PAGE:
Many people confuse a structural survey with a full building survey, but there are important differences between the two and it’s important you know what to ask for – and what you are paying for – when you buy a property. Anderson Associates can offer structural surveys and full building surveys from our base on the outskirts of Ipswich. Here, we explain the key differences between the two types of survey.
Full Building Surveys
This is one of the types of survey which all would-be homebuyers should get before purchasing a property. In fact, our Level 3 (full building) survey is the type that we would recommend, over any of the other options.
It will produce a comprehensive report on the current condition of all elements of the property, identifying any structural problems or other major issues. In addition, it includes a cost summary, which will advise you on what repairs and maintenance the home requires, but also how much it is likely to cost to put it right.
All surveys should be carried out by members of the Royal Institution of Chartered Surveyors (RICS); they have a high level of knowledge and technical expertise when it comes to assessing potential problems in a property. We are a member, so you can have peace of mind about any surveys we might carry out for you.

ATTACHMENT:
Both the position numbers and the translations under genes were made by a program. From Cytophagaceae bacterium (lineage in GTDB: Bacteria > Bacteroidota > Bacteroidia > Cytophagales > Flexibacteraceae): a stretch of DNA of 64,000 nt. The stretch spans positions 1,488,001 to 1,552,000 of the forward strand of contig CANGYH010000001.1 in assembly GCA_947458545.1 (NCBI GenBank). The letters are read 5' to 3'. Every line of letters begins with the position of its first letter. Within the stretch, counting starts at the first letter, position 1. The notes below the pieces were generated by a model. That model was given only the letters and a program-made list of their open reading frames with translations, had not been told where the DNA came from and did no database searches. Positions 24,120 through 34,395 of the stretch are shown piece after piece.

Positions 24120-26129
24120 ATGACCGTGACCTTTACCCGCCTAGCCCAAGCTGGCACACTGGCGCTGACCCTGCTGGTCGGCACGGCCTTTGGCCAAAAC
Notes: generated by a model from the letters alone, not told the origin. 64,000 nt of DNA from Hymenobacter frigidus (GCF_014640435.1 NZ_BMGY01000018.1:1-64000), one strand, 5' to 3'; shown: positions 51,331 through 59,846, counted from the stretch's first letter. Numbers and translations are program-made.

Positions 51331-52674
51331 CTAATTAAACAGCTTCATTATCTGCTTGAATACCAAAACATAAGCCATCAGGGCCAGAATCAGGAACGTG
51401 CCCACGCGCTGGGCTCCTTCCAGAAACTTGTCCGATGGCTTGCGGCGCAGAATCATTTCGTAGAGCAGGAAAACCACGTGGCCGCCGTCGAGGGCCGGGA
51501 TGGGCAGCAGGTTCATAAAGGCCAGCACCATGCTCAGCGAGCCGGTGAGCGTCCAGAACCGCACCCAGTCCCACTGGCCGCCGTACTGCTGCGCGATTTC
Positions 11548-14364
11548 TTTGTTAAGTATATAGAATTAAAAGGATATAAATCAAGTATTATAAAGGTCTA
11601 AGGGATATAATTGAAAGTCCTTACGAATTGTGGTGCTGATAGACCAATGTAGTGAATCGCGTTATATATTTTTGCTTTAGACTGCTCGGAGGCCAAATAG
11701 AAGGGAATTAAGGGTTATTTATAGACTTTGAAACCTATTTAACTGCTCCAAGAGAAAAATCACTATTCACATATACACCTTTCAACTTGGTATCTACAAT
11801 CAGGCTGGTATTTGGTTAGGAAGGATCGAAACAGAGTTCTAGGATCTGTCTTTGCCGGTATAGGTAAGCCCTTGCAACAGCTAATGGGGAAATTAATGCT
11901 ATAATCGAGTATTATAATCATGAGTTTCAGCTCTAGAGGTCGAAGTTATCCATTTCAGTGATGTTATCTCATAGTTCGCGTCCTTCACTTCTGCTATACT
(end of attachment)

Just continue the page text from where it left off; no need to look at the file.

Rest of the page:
However, not all surveyors are not qualified to provide full structural surveys; these are usually carried out by structural engineers, or RICS surveyors with particular expertise in the field. (For more differences on the differences between structural engineers and quantity surveyors, follow this link). This is because this type of survey focusses on the main structural elements of the property – namely the walls, roof and floors of the building.
Structural surveys are usually only necessary or advisable if a previous survey has identified a potential issue with one of the areas mentioned above, but it doesn’t go into full details about the nature or extent of the problem. In cases like this, it is unlikely that you will be able to get a mortgage on the property – lenders would see it as too big a potential risk.
What Should You Do if You Get a Bad Survey Report?
If your survey identifies issues with the property, then you have a number of options. If it’s a full building survey, then you should have the option to commission a further report (not necessarily just for structural issues). Other steps you can take include:
It is also possible to commission a specific defect survey, which could provide further details on any of the following areas:
These specific reports will include more detail on the nature and extent of the problem, as well as how much it is likely to cost to put right.
Full Building Surveys and Structural Surveys from Ipswich-based Anderson Associates
At Anderson Associates we are able to offer full building and structural surveys for properties in Kent, Essex, Suffolk and many parts of London. So if an initial report identifies a structural issue, we will be able to produce a further report – saving you the effort of contacting someone else.
If you would like to know more about either type of report, you can contact us on either 0800 652 8285 or 01473 623656. Alternatively, you can click here and fill in the online form and we will get back to you.